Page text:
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Depression Awareness Week


Did you know that anxiety and depression affects one in five adults living in the UK?

Owen Wilson, Gwyneth Paltrow and Jim Carrey are just some of the celebrities who have battled depression and it can affect anyone.

We all have periods of feeling down but having depression can make day to day life feel impossible. Basic tasks such as getting out of bed or leaving the house can take a huge amount of effort and motivation.

20 April 2015 marks the start of Depression Awareness Week and aims to raise awareness of the condition.

Depression can affect people in different ways and can lead to a variety of symptoms including:

  • Loss of confidence and self-esteem
  • Tiredness and lack of energy
  • Persistent sadness
  • Feelings of hopelessness and helplessness
  • Finding it difficult to concentrate at work/college/school

Many people with the condition will also have symptoms of anxiety. It is important to talk to someone about it and get help from your GP if you think you may be depressed. With the right treatment and support, people with depression will get better.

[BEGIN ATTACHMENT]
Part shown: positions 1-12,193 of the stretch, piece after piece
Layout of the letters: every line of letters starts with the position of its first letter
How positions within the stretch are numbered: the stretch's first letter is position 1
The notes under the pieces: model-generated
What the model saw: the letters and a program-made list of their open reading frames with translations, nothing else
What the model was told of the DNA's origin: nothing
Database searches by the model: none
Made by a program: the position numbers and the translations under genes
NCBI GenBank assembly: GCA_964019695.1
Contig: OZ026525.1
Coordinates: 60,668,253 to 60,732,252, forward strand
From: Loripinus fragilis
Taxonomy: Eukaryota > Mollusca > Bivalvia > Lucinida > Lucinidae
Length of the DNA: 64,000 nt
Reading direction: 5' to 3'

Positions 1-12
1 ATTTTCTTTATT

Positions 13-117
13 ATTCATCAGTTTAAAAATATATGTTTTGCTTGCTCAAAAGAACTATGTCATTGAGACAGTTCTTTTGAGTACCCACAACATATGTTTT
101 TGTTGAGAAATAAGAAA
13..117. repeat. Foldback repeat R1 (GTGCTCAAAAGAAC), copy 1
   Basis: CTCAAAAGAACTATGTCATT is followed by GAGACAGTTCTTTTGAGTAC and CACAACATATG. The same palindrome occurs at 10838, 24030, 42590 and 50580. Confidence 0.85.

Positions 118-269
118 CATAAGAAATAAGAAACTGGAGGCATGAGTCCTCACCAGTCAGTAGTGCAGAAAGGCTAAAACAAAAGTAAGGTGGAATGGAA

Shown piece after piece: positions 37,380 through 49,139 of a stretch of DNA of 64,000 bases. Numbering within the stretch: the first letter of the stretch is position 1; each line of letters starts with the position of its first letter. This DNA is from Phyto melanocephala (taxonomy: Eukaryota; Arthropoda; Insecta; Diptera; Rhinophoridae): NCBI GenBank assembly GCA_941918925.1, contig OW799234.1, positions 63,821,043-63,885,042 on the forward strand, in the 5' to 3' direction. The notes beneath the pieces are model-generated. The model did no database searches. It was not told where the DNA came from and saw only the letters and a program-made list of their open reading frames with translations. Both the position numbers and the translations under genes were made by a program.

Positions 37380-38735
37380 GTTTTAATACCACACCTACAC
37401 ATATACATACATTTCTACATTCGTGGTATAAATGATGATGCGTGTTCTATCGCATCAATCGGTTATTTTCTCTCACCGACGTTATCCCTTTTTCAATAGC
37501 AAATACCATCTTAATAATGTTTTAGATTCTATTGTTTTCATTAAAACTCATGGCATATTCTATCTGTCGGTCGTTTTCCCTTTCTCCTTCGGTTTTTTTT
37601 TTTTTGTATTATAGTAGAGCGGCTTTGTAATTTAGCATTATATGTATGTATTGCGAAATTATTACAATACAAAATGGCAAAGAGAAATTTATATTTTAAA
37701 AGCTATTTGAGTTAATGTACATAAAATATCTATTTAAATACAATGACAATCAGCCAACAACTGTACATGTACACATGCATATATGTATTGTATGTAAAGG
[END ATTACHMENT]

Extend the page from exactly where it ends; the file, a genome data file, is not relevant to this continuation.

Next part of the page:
Getting over depression could take months or even years but people can overcome it as Sara Wood, occupational health and wellbeing manager at Heart of England NHS Foundation Trust, explains: “Exercising regularly and maintaining a healthy diet can play a big part in how quick people can recover from depression. Staying physically active can help lift your mood, reduce stress and anxiety and improve self-esteem. Exercising can also be a good distraction from negative thoughts and improve social interaction.

“Self-help measures such as reading a self-help book or joining a support group are also worthwhile. Talking about your condition with someone else or with a group can give you support and an insight into your own depression. Research shows that talking can help people recover from depression and cope better with stress.

“If your GP has prescribed you with medication, it is important you take it even if you start to feel better. If you stop your medication too soon, you could have a relapse of your depression.”

The Trust runs workshops to support staff who are feeling depressed. These sessions are an opportunity to discuss work-related and personal issues as well stress management.

For more information, please visit the Trust’s Live Well Work Well website at

Depression Awareness Week takes place from 20-26 April 2015. 

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